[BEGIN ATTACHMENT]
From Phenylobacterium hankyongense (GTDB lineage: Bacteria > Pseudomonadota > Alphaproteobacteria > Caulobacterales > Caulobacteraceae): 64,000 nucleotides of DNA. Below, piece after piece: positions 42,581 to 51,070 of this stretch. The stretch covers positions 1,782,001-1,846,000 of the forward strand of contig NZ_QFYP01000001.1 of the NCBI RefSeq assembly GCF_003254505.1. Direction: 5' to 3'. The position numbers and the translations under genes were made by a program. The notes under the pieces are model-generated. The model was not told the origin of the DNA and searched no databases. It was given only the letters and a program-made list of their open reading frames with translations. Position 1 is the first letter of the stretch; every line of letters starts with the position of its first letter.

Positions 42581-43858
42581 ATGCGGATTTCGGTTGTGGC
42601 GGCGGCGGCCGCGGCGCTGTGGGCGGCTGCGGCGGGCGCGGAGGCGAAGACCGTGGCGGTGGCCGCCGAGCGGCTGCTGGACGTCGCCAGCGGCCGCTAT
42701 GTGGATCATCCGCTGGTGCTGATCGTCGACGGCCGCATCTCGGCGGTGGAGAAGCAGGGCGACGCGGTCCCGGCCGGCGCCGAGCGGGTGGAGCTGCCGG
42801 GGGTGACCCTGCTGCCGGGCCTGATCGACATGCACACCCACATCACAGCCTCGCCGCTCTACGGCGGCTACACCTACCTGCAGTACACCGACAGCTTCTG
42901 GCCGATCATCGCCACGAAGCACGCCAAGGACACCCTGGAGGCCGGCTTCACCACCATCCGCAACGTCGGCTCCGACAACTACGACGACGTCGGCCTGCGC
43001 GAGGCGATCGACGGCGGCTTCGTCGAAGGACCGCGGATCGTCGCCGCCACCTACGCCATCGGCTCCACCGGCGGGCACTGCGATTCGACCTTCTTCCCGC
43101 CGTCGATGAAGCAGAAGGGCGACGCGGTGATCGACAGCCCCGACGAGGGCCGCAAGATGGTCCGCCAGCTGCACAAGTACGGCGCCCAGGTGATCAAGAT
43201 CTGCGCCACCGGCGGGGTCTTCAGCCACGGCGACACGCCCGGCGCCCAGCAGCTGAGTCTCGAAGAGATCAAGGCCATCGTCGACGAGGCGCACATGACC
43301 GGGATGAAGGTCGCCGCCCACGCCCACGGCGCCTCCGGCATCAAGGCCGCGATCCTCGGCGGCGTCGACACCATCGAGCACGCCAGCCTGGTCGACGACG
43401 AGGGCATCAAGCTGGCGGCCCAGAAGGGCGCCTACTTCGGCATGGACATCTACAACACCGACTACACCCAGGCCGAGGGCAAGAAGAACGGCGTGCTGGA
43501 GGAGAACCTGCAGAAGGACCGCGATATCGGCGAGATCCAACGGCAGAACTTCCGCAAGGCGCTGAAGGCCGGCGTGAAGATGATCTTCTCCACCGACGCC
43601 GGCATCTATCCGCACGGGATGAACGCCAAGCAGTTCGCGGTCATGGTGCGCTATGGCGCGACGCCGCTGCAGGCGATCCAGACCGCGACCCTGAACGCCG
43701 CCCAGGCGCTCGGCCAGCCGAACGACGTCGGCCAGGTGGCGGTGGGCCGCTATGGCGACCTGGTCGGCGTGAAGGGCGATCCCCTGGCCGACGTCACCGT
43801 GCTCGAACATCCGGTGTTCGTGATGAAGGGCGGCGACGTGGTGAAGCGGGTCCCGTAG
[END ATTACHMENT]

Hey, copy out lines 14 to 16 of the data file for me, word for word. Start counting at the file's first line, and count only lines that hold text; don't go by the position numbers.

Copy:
43601 GGCATCTATCCGCACGGGATGAACGCCAAGCAGTTCGCGGTCATGGTGCGCTATGGCGCGACGCCGCTGCAGGCGATCCAGACCGCGACCCTGAACGCCG
43701 CCCAGGCGCTCGGCCAGCCGAACGACGTCGGCCAGGTGGCGGTGGGCCGCTATGGCGACCTGGTCGGCGTGAAGGGCGATCCCCTGGCCGACGTCACCGT
43801 GCTCGAACATCCGGTGTTCGTGATGAAGGGCGGCGACGTGGTGAAGCGGGTCCCGTAG